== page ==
A transvaginal mesh implant, also known as pelvic mesh, is a type of medical device that is used to treat two common medical conditions: Pelvic Organ Prolapse and Stress Urinary Incontinence. These conditions may occur following child birth and pregnancy.
More than 1000 reports of mesh complications with the transvaginal mesh implant referenced in the FDA notification raised concerns about the adequacy of training, and the ability to prevent complications. In February 2009, the FDA advised clinicians using a transvaginal mesh implant for pelvic organ prolapse and stress urinary incontinence that the clinicians should: (1) obtain specialized training, (2) be aware of adverse events associated with a transvaginal mesh implant, (3) inform patients of risks and treatment options, and (4) provide patients with the product labeling. Since this warning, thousands of women have brought product liability actions for injuries arising from the use of transvaginal mesh.
Joe Lyon is a highly rated Ohio medical device lawyer representing women throughout the United States who have been injured by a transvaginal mesh implant. If you have questions whether in injury was caused by a transvaginal mesh implant or the state of the national medical device litigation, please call for a free and confidential consultation.
The complications and side effects possibly related to defects in the pelvic mesh. The side effects include:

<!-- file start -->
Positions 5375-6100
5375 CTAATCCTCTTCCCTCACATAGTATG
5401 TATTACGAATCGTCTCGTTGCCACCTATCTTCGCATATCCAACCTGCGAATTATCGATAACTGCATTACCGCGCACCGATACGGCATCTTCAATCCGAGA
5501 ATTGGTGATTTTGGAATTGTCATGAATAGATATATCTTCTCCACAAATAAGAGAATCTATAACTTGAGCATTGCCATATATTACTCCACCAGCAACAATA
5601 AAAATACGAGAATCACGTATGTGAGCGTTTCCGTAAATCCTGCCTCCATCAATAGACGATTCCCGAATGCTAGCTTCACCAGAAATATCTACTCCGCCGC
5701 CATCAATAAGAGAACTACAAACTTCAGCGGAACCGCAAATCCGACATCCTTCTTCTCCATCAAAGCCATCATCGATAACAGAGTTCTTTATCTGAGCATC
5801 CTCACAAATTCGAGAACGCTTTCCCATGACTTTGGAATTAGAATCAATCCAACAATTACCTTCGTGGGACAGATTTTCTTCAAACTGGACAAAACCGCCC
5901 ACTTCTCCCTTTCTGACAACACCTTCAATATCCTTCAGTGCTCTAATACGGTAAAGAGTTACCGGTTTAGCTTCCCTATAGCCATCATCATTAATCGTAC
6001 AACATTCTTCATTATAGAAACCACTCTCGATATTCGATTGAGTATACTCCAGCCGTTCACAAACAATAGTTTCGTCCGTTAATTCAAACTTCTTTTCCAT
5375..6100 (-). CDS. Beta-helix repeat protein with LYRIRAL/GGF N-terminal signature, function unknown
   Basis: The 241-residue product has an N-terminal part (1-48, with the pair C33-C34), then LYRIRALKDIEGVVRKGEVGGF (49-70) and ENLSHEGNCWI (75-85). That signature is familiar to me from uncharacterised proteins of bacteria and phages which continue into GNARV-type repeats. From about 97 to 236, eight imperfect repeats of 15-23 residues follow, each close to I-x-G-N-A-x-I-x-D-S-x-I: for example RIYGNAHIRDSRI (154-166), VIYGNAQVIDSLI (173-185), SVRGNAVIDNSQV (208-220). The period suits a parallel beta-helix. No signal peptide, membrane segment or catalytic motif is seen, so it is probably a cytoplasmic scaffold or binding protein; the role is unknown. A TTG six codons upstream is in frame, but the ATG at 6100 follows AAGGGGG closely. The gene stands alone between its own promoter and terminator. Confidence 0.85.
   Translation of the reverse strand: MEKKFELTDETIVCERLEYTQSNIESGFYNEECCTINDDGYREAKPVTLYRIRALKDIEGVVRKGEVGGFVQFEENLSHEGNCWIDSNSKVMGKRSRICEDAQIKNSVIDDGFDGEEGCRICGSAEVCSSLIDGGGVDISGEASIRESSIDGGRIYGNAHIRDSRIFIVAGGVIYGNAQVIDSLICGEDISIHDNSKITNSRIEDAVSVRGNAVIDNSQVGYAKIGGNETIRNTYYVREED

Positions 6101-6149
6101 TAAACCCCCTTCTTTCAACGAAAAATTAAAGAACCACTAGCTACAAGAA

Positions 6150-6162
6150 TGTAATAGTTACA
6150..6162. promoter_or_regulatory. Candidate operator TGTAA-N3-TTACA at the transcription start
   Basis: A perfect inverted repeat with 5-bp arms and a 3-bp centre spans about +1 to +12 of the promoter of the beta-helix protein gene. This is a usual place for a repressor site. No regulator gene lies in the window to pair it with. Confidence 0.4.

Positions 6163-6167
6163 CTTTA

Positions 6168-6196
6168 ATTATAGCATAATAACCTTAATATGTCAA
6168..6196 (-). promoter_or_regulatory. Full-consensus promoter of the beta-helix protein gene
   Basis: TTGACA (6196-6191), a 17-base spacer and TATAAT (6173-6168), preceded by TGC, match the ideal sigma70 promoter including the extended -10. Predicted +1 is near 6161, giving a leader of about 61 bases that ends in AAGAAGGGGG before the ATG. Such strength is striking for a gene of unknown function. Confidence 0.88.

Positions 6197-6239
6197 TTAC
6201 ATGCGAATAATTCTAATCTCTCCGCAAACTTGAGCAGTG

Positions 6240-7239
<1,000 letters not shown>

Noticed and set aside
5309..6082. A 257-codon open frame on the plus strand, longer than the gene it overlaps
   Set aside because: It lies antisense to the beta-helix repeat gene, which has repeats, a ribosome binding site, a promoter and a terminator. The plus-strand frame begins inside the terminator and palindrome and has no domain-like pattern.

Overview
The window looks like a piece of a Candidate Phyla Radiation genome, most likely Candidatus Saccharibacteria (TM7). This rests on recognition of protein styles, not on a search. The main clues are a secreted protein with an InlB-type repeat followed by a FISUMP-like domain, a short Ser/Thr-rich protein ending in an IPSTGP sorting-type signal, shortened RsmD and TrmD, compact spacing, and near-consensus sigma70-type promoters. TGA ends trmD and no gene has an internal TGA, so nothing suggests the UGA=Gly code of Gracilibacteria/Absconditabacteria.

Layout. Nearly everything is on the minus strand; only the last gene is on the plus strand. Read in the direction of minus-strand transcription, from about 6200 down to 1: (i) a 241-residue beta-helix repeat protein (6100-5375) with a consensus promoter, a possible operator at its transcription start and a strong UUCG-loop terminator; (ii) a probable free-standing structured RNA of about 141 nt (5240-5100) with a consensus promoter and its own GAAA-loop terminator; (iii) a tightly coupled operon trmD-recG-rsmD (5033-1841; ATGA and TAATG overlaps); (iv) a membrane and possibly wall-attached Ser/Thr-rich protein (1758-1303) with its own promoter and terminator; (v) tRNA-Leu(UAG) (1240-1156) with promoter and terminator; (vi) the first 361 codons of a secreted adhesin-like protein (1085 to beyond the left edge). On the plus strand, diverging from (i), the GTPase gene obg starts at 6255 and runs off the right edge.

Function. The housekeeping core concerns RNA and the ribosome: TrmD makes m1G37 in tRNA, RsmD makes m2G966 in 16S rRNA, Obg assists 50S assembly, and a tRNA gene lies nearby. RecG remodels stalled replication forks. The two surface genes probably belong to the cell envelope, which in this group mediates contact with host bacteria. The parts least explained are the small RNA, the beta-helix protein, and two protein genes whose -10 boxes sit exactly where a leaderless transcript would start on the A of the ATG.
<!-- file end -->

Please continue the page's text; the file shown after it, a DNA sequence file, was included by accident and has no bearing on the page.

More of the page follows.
The Lyon Firm cannot offer medical advice, but the medical literature has recommended the following:
The guidelines further stated that the following factors may increase the adverse events:
Although the products are widely used, there is little science comparing the pelvic mesh procedures to traditional surgical methods.
Altman conducted a randomized, controlled trial comparing the use of a standardized trocar guided mesh kit with the traditional anterior colporrhaphy surgery. The trial was limited to 389 women and the composite was based on both a subjective and objective outcome. While there was a lower rate of recurrence of pelvic organ prolapse after one year, there was a higher rate of adverse events, including bladder perforations, pelvic hemorrhage and mesh related complications. “[The] results highlight the need for careful evaluation of surgical innovations, which are often widely adopted in the absence of data from clinical trials.”
In light of the ongoing litigation in West Virginia and New Jersey, as well as the ongoing FDA investigation, Johnson & Johnson informed both the State and Federal Courts yesterday by way of formal letter, that it intends to “discontinue or revise, as appropriate, all marketing materials” and to stop worldwide sales of the following devices:
In January, the FDA ordered that J&J and 30 other makers of vaginal mesh implants implement studies to assess organ damage and other health complications alleged to be related to the products. The FDA further reported in March that The Gynecare Prolift has been sold for three years without proper regulatory approval.1
If you or a loved one suffered an injury due to a faulty transvaginal mesh implant and have questions about the root cause and the legal remedies available to improve quality of life and medical care, contact The Lyon Firm (800) 513-2403. You will speak directly with Mr. Lyon, and he will help you answer these critical questions